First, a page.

Dickissel bird picturesDICKCISSEL
604. Spiza americana. 6 1/4 inches
Male beautifully blended with yellow, white, and gray, and with a black throat patch and brown shoulders; female duller.
In the middle portions of the U. S. these birds, or Black-throated Buntings, as they are commonly called, are very numerous, frequenting dry, bushy fields or prairies.
They are very persistent songsters, although their song is weak and has little melody. In July and August, when many birds are silent, they continue their plaintive chant even on the most sultry days.
Song. - A simple chanting "chip, chip, che-che-che."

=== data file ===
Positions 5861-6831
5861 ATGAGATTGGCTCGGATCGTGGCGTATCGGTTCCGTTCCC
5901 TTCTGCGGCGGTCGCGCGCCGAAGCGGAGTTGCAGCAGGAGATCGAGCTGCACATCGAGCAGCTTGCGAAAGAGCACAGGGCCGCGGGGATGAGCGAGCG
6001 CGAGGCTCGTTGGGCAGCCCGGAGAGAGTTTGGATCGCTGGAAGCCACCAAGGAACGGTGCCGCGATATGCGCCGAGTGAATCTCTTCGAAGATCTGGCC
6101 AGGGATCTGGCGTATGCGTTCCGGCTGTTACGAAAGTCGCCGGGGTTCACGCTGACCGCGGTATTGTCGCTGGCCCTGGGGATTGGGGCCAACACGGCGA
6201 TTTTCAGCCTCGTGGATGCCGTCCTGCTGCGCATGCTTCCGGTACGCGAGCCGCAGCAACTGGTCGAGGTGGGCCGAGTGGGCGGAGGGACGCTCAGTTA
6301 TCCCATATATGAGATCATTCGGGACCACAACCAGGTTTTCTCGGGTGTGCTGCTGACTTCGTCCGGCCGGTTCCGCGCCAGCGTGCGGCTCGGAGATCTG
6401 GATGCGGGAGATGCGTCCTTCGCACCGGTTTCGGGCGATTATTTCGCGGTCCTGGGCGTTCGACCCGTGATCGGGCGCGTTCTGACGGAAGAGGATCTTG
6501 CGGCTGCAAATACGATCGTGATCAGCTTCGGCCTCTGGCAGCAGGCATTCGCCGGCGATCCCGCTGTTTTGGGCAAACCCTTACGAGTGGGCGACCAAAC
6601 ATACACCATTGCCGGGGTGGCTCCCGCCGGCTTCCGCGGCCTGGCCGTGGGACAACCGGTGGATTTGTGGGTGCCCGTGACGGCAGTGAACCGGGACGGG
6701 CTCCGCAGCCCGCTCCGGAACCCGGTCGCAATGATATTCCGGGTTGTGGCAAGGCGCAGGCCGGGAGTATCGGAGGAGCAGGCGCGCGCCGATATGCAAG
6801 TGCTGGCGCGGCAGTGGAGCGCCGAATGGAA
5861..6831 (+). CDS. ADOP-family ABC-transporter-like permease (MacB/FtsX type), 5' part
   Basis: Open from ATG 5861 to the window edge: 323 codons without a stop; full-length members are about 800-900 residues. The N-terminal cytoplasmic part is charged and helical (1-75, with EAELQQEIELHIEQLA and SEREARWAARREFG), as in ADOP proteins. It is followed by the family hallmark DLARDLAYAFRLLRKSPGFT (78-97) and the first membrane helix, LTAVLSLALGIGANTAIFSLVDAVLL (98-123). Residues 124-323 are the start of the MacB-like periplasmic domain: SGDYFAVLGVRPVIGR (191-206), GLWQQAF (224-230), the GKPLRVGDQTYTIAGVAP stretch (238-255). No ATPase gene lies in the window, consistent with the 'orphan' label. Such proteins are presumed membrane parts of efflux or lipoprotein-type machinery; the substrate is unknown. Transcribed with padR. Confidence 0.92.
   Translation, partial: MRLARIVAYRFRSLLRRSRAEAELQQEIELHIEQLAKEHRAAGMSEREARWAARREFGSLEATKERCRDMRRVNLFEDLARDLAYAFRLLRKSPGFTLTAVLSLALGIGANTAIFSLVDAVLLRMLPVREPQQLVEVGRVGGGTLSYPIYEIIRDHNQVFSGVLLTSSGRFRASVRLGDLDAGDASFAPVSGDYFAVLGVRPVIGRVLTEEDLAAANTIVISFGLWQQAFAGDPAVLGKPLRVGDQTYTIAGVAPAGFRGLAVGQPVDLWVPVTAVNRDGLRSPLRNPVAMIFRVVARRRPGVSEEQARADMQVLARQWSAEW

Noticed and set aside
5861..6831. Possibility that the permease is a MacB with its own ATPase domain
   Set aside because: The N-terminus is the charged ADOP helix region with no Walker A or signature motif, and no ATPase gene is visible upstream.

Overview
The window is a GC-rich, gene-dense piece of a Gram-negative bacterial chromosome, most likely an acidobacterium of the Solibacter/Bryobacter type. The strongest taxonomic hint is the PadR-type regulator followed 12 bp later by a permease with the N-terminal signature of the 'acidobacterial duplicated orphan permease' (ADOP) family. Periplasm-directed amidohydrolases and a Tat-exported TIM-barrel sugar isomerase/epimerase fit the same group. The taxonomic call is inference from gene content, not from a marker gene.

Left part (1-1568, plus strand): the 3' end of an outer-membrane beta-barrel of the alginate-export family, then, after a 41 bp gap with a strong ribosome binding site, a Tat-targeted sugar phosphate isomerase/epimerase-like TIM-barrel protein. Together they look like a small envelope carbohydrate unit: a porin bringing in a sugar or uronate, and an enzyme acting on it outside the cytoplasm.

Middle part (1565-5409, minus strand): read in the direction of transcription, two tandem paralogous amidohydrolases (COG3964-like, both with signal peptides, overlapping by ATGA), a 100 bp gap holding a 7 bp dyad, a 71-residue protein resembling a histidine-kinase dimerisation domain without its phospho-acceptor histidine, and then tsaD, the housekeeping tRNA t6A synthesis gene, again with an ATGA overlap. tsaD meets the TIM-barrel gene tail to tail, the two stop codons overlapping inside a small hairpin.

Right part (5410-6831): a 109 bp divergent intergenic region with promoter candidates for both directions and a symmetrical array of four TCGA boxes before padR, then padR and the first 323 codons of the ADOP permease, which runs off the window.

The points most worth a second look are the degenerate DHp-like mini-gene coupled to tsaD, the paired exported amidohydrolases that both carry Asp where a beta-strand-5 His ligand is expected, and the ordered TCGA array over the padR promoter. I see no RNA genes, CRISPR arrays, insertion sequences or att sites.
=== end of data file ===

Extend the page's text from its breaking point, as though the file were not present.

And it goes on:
Nest. - Either on the ground, in bushes or thistles, or in trees; of weeds, grasses, rootlets, corn husks, etc.; eggs four or five in number, plain bluish white and hardly distinguishable from those of the Bluebird; size .8O x .60.
Range. - N.A. east of the Rockies, breeding from the Gulf States north to northern U. S.; rare in the Atlantic States north to Connecticut.